Misperception #4: “Personal representative” (or “executor”) and “trustee” are interchangeable terms.

Reality: A personal representative administers a will after a person dies. They have no authority over assets while the will creator is alive. If the will creator is alive and becomes incapacitated, an agent named in the incapacitated person’s power of attorney will be eligible to handle their financial affairs or, if no power of attorney exists, the court will appoint a conservator. Successor trustees are named in a revocable trust to handle trust assets if the incapacitated person can no longer act as trustee. No court intervention is required when a successor trustee is authorized to act. Neither a personal representative nor an agent named in a power of attorney has authority over trust assets.


The decision whether to use a will or revocable trust varies according to the person doing the planning and their unique goals and circumstances. The important thing is to realize the differences between the choices and how those differences can impact your estate plan. A chart highlighting some of the major differences between wills and revocable trusts is included as Exhibit A to this commentary. Please contact the Estate Planning Services team at Cerity Partners if you need any assistance in determining which option to pursue.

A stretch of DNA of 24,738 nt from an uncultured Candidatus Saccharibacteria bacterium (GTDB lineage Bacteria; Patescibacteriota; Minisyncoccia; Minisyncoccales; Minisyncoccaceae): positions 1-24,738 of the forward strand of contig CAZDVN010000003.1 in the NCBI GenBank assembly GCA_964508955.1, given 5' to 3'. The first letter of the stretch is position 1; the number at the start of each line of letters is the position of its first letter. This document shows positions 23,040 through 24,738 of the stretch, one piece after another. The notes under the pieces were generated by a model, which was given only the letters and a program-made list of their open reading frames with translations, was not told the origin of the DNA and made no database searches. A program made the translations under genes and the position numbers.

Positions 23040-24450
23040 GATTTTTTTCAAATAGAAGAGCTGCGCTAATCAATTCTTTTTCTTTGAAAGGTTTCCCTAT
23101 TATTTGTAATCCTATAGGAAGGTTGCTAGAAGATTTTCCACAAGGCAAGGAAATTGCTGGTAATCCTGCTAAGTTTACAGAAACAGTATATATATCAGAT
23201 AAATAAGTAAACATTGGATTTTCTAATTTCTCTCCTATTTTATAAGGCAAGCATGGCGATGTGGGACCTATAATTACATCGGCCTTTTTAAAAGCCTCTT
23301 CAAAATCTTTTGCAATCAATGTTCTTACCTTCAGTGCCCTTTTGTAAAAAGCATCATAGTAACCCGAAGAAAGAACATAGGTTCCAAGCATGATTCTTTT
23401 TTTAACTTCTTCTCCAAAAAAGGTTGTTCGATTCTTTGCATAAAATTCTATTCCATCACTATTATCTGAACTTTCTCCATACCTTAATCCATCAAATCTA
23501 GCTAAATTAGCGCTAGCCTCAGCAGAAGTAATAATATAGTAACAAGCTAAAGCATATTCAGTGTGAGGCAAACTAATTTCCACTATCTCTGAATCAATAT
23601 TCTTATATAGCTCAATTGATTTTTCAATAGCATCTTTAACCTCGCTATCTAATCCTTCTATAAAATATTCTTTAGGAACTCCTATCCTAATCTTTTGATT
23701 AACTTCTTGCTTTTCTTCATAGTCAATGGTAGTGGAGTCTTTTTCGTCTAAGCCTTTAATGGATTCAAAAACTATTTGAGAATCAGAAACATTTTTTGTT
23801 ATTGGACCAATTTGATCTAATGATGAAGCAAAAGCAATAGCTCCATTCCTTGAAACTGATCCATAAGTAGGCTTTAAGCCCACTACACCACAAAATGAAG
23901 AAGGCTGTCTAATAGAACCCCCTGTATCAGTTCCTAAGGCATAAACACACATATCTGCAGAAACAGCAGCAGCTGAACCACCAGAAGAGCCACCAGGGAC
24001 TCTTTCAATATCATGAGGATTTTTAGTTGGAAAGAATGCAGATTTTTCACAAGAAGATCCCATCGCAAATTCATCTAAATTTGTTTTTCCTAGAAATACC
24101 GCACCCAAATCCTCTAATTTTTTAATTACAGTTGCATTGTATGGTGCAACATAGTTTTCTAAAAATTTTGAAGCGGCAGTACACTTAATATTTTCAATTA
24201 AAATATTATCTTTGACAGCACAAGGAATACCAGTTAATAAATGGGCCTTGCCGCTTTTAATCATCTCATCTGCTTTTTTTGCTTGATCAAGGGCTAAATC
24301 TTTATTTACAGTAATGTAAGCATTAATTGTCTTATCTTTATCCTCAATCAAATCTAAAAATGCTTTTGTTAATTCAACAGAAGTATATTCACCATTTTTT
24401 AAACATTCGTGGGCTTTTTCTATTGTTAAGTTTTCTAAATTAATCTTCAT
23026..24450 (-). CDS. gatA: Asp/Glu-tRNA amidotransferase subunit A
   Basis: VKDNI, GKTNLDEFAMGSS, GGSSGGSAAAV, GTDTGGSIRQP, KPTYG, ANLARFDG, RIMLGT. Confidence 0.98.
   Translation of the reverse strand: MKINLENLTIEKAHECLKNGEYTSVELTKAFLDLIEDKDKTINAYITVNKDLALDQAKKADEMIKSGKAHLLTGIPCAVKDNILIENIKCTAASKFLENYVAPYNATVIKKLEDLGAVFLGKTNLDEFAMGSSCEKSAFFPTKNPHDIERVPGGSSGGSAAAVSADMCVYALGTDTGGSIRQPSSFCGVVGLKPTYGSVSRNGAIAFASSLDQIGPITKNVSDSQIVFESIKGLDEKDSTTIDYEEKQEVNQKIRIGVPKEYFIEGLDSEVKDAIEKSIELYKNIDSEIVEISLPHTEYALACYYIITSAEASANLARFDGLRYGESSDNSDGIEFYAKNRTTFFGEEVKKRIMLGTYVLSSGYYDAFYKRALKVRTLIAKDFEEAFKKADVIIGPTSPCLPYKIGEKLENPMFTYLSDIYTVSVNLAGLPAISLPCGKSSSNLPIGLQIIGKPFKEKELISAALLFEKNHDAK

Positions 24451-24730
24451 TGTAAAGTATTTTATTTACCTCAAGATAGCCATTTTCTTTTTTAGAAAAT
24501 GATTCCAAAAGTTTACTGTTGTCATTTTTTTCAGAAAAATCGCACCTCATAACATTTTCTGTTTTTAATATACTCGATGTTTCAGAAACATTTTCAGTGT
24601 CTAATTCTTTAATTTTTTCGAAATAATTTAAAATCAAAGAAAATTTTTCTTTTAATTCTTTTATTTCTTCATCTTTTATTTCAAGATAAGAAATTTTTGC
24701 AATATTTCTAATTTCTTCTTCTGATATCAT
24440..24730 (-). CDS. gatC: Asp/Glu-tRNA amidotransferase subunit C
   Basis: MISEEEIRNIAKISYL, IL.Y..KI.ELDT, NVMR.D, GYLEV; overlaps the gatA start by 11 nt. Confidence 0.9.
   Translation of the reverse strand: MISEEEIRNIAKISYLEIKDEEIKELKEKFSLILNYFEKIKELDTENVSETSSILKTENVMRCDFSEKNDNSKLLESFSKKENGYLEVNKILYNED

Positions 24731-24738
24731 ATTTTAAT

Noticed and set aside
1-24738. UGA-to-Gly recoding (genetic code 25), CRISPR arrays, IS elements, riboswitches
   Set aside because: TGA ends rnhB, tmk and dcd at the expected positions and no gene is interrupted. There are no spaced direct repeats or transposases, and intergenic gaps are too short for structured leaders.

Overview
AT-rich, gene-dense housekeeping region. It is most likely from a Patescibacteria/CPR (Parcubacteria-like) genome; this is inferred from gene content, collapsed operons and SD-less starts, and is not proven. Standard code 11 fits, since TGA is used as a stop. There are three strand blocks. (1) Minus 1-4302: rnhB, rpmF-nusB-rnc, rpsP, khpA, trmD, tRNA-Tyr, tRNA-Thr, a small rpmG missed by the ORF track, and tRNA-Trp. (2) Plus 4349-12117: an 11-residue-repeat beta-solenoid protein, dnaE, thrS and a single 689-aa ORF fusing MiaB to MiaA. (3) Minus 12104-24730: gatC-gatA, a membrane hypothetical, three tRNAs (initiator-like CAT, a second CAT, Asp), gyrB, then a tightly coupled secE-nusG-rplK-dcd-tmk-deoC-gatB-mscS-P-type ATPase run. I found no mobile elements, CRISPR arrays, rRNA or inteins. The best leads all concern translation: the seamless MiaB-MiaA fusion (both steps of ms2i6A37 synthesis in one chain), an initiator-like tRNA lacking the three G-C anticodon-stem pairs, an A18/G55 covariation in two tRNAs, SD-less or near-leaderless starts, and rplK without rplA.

Exhibit A

WillRevocable Trust
Effective while creator is aliveNoYes
Allows for management upon creator’s incapacityNoYes
Less expensive to createYesNo
Avoids probateNoYes
Requires court involvement  YesNo
Requires assets to be retitled during lifeNoYes
Remains privateNoYes
Names guardians for minor childrenYesNo
Can manage assets for children after death Yes*Yes

*Through use of a testamentary trust

1 This discussion focuses on revocable living trusts. Lifetime irrevocable trusts are used to benefit someone else during the trust creator’s life. Lifetime irrevocable trusts are generally used for estate tax planning purposes and are an advanced estate planning technique. Revocable living trusts are standard estate planning documents that are used for basic estate planning and sometimes estate tax planning, even in situations in which lifetime irrevocable trusts are also used for estate tax planning purposes. Testamentary trusts are created by the will of a decedent, so they only come into effect after a person has passed.

2 Commonly cited examples are Florida and California. Consultation with a local attorney is always recommended.